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I'm developing a Dapp with a function (let's just call functionA) that has potentially significantly different gas cost between invocations. This is due to the need for costly extra computation when certain conditions are met. It is expected that for most invocations of functionA the conditions won't be met. However the extra computation is vital for properly functioning of functionA, so it needs to be performed from time to time, just not often.

The problem is the extra computation is very costly, so much so that it might double the gas cost for functionA. functionA is intended to be used by end users, and I'm worried that, when multiple users call functionA at roughly the same time, around the time that the condition for extra computation are met, gas estimate for some of those transactions might be too low and leads to failure due to out of gas exception, wasting user money and time and causing frustration and bad user experience in general.

My question(s) are, what is the best practices to deal with such cases? Should I redesign the function / contract to avoid that and how do I do that? Or how can I improve the user experience?


(Below are more explanation for the context of the question and can be skipped.)

Consider a function

function functionA() external {
    doRegularStuff();
    if (condition) {
        performCostlyExtraComputation();
        otherContract.doMoreThings();
    }
}

functionA is to be called by end users. Most of the time, condition is false and functionA will just do regular stuff, costing regular gas. However, once in a while condition will be true and functionA will do more and cost a lot more gas than normal, after that condition will be false again.

The problem arises when multiple users attempt to call functionA at roughly the same time. I expect the gas cost estimate provided most JSON-RPC providers will return only the regular gas cost (as they are simulated when condition is false). If this happens around the time condition turns from false to true, the transactions that are estimated before condition changes but included after condition changes will be under-estimated and fail (because condition won't change to false again unless the extra computation are performed). This is even more likely when the time between gas estimation and actual transaction execution is long (for example on "slow" networks like Ethereum or network congestion), and with more transaction submitted together more will likely fail, wasting more user's money. It's even worse considering that as users resubmitted transactions, usually only 1 of them needs to perform the extra computation and the rest will just do regular stuff anyway, essentially wasting money and time for nothing. It's also hard to predict when condition will change to true with multiple concurrent transactions and undetermined time until actual execution.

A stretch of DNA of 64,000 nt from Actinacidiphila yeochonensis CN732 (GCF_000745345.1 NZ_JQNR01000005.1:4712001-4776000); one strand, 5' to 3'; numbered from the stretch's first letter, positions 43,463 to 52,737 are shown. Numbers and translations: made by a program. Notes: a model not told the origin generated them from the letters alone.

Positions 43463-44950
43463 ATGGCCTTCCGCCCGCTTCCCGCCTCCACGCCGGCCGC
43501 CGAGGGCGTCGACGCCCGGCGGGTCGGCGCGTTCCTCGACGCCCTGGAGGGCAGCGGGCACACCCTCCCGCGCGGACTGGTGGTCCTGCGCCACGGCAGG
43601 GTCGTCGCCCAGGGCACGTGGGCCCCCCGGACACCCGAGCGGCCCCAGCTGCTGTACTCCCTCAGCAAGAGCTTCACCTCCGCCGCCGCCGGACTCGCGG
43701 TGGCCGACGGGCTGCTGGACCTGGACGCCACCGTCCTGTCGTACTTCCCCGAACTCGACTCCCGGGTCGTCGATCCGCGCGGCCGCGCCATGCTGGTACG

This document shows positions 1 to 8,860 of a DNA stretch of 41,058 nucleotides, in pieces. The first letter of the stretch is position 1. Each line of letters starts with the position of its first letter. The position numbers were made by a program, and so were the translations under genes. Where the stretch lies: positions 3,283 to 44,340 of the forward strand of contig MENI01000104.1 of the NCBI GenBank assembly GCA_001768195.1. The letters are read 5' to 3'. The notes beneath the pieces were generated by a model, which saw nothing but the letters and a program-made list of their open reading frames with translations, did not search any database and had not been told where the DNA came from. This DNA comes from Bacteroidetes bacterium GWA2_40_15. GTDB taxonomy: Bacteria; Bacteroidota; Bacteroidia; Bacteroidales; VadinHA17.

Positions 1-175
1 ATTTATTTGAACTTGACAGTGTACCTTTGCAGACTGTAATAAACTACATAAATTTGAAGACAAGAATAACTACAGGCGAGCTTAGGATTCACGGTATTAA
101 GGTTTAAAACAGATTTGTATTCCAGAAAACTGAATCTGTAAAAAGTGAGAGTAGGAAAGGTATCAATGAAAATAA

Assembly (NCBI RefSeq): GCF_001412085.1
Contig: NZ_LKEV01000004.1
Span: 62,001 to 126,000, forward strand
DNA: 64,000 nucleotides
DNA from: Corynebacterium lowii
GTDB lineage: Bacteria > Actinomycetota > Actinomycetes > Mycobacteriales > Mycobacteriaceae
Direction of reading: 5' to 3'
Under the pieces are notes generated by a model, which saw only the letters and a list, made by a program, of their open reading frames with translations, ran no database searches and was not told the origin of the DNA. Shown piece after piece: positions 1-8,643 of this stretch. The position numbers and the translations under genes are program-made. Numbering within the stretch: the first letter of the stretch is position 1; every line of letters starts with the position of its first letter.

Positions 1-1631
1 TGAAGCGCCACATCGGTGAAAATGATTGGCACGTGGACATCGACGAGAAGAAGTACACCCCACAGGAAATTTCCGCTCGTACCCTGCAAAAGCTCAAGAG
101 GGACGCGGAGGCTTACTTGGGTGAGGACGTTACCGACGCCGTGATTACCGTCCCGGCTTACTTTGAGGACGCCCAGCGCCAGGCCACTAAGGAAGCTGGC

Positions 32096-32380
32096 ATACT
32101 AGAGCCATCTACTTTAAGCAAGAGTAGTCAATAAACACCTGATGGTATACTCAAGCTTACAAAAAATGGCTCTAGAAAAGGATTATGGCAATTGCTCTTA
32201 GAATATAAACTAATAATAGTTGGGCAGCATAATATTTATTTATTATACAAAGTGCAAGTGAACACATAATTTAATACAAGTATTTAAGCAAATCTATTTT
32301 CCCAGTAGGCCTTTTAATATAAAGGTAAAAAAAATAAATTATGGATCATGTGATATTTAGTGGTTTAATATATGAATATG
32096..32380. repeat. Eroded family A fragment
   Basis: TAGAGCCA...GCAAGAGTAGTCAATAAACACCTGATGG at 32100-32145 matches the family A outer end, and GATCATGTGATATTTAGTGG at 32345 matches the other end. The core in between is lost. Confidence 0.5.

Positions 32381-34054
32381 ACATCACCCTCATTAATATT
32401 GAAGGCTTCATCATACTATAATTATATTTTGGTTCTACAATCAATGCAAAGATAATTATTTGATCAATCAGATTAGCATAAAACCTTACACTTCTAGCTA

A few alternatives I'm considering:

  • Extract the extra computation to another function that can be called separately, probably from an external system. But I'd rather not having to maintain another system to call that function regularly.
  • Set gas limit in front-end high enough so it can cover even cases with extra computation. However how high is high enough might be not easily pre-calculated, and the high gas limit is displayed in some wallet as high fee (even though it won't actually costs that much most of the time), which might be a turn-off for users.
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  • I'd try splitting the computation into smaller steps so it can be executed independently.
    – Ismael
    Sep 20 at 4:52

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